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How to Dry Flower Bulbs

By Jenny Harrington ; Updated September 21, 2017

There are two main types of flowering bulbs. Spring bulbs are winter hardy and bloom in early spring. Summer bulbs bloom in summer and often cannot tolerate winter frost. Summer and occasionally spring bulbs must be dug and stored. Drying, or curing, the bulbs properly prior to storage ensures they do not rot and are less prone to disease over the storage period. This is particularly important for summer bulbs that are stored yearly and for a longer period of time than spring bulbs.

Dig up the bulbs from the garden. Dig spring bulbs six weeks after blooming if you are dividing or transplanting them. Dig summer bulbs in fall after the foliage begins to die back.

Cut the stems down to 3 inches high with sharp shears. Rinse off any excess soil stuck to the bulbs but do not soak them in water.

Spread the bulbs out on a sheet of newspaper to dry. Place them in a warm, dry room out of direct light for two weeks.

Pull off the remaining stems once dried. Brush off any remaining roots attached to the bottom of the bulbs.

Fill a tray or shoe box with dry peat moss. Set the bulbs inside, making sure they are not touching each other. Store between 60 and 68 degrees F, making sure they are not exposed to any moisture or humidity.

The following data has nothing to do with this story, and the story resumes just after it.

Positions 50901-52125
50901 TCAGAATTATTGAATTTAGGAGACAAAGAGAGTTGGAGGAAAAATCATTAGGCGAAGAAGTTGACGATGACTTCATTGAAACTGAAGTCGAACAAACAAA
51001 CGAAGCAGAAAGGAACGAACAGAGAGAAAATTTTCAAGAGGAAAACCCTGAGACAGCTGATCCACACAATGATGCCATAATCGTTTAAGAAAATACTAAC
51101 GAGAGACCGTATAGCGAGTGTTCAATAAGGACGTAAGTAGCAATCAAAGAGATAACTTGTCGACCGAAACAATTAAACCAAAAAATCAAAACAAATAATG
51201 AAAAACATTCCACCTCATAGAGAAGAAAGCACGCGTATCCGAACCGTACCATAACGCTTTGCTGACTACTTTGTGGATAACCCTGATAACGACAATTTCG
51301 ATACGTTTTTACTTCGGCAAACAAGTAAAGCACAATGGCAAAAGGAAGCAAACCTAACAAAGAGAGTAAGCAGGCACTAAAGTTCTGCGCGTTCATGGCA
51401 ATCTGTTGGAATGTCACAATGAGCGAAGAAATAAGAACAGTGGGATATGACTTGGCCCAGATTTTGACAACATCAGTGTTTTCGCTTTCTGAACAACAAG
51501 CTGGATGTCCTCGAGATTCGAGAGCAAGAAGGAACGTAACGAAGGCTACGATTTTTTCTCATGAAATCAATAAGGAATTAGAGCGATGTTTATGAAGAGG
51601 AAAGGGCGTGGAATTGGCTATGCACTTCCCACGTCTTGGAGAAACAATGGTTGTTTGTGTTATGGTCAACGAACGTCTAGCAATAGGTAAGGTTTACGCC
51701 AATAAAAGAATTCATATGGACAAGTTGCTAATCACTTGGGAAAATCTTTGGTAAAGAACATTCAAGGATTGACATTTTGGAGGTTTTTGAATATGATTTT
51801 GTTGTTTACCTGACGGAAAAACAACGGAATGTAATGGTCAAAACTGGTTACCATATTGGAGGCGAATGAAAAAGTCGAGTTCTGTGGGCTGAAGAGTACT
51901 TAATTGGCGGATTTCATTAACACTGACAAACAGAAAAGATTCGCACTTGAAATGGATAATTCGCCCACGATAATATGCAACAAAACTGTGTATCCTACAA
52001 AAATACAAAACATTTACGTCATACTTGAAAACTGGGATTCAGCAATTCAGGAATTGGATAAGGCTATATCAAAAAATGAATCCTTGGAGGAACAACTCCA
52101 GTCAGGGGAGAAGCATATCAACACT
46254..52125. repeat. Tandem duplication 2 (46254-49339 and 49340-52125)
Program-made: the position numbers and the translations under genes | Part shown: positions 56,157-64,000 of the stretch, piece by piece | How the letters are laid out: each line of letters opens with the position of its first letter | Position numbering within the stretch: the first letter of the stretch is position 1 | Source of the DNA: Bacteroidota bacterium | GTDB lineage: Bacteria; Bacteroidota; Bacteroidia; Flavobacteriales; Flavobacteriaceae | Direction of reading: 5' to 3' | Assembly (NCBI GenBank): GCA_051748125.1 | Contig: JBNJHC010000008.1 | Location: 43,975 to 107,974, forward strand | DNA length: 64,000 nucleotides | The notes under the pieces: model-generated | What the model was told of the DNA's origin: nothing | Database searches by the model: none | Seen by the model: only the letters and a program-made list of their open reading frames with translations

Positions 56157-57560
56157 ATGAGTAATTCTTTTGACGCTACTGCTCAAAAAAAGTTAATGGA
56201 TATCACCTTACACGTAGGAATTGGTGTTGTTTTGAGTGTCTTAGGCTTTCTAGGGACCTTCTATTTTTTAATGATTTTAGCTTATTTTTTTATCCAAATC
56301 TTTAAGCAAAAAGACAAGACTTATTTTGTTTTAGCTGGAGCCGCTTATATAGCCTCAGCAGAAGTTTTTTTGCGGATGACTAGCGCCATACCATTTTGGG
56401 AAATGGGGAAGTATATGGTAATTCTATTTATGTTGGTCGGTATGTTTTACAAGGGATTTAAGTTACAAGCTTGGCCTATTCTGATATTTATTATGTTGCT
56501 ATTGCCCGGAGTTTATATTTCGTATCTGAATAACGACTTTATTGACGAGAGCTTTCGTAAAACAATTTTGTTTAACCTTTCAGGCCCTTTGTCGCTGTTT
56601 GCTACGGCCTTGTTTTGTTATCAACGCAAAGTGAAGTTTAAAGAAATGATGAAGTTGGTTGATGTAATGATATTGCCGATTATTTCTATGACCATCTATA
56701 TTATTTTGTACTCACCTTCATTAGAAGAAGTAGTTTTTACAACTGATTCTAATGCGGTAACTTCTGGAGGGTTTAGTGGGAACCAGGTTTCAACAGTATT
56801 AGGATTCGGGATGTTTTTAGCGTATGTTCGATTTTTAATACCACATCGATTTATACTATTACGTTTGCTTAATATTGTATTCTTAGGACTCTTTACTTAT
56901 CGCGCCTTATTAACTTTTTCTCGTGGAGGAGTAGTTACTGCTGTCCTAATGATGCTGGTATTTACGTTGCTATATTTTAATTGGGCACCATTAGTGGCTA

Alternately, store bulbs on large trays with screen bottoms. This allows air circulation around the bulbs to ensure they remain dry.

 

Things You Will Need

  • Trowel
  • Shears
  • Newspaper
  • Shoe box
  • Peat moss
  • Screened tray

Tips

  • You can also store dry bulbs in paper bags suspended from the ceiling.
  • Replant spring bulbs in fall, six to eight weeks before the first expected frost. Replant summer bulbs in spring after all danger of frost has passed.

Warning

  • Check bulbs regularly for soft spots or damage during storage. Dispose of any that are affected so it doesn't spread to the healthy bulbs.

About the Author

 

Jenny Harrington has been a freelance writer since 2006. Her published articles have appeared in various print and online publications. Previously, she owned her own business, selling handmade items online, wholesale and at crafts fairs. Harrington's specialties include small business information, crafting, decorating and gardening.